Mermaid Diane Art & Story Robert Kline Nautical Beach Home Decor

Mermaid Diane Art & Story by Robert Kline
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Mermaid Diane - Sea Maiden 4

Mermaid art and story by Robert Kline

This is a retired (no longer being printed) mermaid print that is limited in supply and therefore is currently available in the following matted sizes (entire matted size): 5" x 7", 8" x 10 & 11" x 14". This item will ship via United States 1st Class or Priority Mail.

This beautiful mermaid art and story comes from a collection of Sea Maidens (mermaids), Sea Babies (mermaid babies), Sea Masters (merman), pirateslighthouses and fairies created by renowned artist and novelist Robert Kline of St. Augustine, Florida.  The print is a lithograph reproduction of Robert's original watercolor and pencil painting. Hand labeled and signed by Robert in pencil, all the prints come with a 1/4" foam backing and the 5" x 7", 8" x 10", 11" x 14" are matted so all you need is a frame and they are ready to hang on your wall! Each print also comes with an excerpt from Robert’s novel The Forgotten Voyage of H.M.S. Baci. A fantastic saga in which multiple generations of the Roberts’ family explore the seven seas in search of the world’s mermaid and merman population. Thus, you receive the passage from Robert's novel describing the particular event in which the character(s) in the print were sighted:

Following a brief but fierce sea battle the HMS Baci limped back to the coast of Patagonia seeking a place for repairs. Night found her still plying the turbulent coastal waters, every man jack of the crew scouting the coast for a sheltered inlet. Lightning flashed and St. Elmo’s fire danced on the ship’s yards. It was during an extended lightning display that Degas L’Amour, currently hanging precariously from the bowsprit, spotted a “Sea Maiden” swimming earnestly to and fro before the Baci. At first he thought she too was in peril, but that concern vanished when she rolled onto her back and beckoned the sailor and ship to follow. L’Amour was instantly enamored and convinced succor was at hand.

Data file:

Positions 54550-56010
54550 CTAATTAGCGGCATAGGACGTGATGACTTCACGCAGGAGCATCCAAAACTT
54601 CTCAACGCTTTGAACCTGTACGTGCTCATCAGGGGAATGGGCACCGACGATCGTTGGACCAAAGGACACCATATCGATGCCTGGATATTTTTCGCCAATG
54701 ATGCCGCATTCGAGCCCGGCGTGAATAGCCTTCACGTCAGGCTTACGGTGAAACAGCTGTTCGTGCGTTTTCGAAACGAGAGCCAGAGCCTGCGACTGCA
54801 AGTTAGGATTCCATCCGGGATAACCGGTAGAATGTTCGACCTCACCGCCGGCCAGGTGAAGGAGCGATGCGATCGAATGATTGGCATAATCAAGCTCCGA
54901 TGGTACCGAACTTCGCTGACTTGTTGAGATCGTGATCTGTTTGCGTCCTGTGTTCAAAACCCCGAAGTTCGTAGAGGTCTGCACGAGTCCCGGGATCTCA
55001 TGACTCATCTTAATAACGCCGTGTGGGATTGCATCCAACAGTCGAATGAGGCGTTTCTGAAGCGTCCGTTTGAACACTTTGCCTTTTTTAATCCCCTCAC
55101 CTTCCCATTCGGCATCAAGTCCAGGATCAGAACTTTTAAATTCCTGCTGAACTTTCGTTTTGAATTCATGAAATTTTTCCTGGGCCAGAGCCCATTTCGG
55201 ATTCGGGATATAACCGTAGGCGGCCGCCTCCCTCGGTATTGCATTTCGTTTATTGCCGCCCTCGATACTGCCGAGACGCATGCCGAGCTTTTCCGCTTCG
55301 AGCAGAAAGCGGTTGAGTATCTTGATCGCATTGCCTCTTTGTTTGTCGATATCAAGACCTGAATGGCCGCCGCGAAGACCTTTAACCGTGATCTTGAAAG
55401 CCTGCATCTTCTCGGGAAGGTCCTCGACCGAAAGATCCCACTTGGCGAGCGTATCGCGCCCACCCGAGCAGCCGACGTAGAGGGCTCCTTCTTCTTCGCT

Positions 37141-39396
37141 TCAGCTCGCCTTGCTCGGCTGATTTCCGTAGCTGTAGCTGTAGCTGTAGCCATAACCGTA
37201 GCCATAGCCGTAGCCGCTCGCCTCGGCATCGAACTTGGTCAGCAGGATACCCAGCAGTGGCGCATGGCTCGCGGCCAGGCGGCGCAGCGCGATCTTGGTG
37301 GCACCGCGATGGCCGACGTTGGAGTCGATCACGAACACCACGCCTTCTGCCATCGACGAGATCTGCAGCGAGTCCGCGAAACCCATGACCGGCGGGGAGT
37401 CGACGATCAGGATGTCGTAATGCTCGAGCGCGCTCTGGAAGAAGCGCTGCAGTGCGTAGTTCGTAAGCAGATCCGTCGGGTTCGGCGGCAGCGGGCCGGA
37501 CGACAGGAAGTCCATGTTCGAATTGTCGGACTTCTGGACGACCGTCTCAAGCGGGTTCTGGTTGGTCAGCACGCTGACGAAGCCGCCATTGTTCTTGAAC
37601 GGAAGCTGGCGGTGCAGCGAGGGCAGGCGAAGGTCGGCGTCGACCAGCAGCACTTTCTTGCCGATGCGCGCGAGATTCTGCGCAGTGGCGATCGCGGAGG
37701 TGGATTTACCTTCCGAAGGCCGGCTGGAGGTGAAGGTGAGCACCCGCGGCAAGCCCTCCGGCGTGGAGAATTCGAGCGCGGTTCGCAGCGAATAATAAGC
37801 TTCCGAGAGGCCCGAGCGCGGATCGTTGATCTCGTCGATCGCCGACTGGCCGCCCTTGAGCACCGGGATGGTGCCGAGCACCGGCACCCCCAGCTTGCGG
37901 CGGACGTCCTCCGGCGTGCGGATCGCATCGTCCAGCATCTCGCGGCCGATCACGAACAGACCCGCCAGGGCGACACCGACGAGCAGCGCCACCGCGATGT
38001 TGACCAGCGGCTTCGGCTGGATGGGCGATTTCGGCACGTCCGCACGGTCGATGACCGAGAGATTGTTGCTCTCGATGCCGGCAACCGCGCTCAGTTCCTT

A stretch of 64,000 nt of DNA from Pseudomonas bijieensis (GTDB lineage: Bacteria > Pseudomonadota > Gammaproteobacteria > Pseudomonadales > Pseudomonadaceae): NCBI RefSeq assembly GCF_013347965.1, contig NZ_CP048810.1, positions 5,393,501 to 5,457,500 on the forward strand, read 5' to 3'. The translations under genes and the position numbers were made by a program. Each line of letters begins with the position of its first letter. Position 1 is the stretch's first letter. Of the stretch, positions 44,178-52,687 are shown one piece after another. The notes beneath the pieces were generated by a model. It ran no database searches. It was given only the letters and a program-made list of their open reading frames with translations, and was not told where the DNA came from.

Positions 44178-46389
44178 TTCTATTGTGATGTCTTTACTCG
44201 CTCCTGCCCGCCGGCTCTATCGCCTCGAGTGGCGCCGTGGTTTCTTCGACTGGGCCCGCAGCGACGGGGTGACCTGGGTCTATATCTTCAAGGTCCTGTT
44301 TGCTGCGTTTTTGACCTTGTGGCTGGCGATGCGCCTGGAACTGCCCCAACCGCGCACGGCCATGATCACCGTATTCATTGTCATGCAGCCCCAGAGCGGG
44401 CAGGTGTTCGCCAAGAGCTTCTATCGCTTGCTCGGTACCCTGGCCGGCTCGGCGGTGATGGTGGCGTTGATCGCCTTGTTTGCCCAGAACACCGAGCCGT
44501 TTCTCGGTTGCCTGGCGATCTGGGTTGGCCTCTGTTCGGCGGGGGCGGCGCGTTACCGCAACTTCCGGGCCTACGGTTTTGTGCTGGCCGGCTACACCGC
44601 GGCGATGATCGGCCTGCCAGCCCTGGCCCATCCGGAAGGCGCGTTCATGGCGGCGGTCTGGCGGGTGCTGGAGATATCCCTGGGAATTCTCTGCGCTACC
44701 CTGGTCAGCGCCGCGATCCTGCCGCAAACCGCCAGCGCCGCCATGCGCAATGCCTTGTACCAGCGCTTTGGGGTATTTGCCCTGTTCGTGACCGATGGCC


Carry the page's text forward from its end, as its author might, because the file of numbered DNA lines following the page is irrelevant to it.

Captain Fitzwillie would have none of it, sure she was a siren bent on destruction. Sir Edmund Roberts, the naturalist, fairly laughed in the captain’s face, remarking that any fool knew sirens to be mythical confabulations while “Sea Maidens” were recorded fact and benevolent by documentation and concluding that they were about to crash onto the rocks and debating if she were fish or fowl was cutting it a bit fine.

So follow her they did that dark and stormy night, past towering rocks and barely visible reefs through a narrow cleft that broadened into a becalmed shelter. The next morning repairs were hastily accomplished and when the storm abated the Baci rode the falling tide back into the open sea.

Captain Fitzwillie had L’Amour put into irons until they were well away, so certain was he that his prime seaman would attempt to rejoin his “sea love”. It appeared she too was heart broken for she lay on a plateau of rock neat in the channel entrance; her back to the ship in what Sir Edmund later learned was the classic “Sea Maiden” pose for heartache and defiant refusal to let others witness her grief. Gnarly Dan, the eldest salt aboard allowed that she would remain there until her lover returned or perish doing so, “for a Sea Maiden loves but once and that be forever.”

Captain Fitzwillie released L’Amour three days later and Sir Edmund encouraged the distraught sailor to not only give the Sea Maiden her common name but also provide the naturalist’s description of her attributes – thus giving voice to the seaman’s lament and also dampening the growing criticism that Sir Edmund’s descriptions were repetitive and uninspired at best.

Maidenus Folornica – “Diane”

June 21, 1832, Patagonia Coast

Then in L’Amour’s hand:

The most beautiful Sea Maiden appeared like an angel in the midst of the worst storm ever. Her eyes were the color of the ocean after a spring rain, her lips the luscious pink of the setting sun. She was perfection in length and her breasts were proud and matched and topped by…

It is unknown if L’Amour succumbed and was unable to finish or if the pen was snatched from him, for the description , now in Sir Edmund’s hand, concludes:

Medium height. Medium weight. Dark hair.

* Degas L’Amour and the captain’s launch were lost in clam waters several nights later.

There are many more sea maidens (mermaids), sea baby, pirates and sea masters prints available. Different characters and print sizes.

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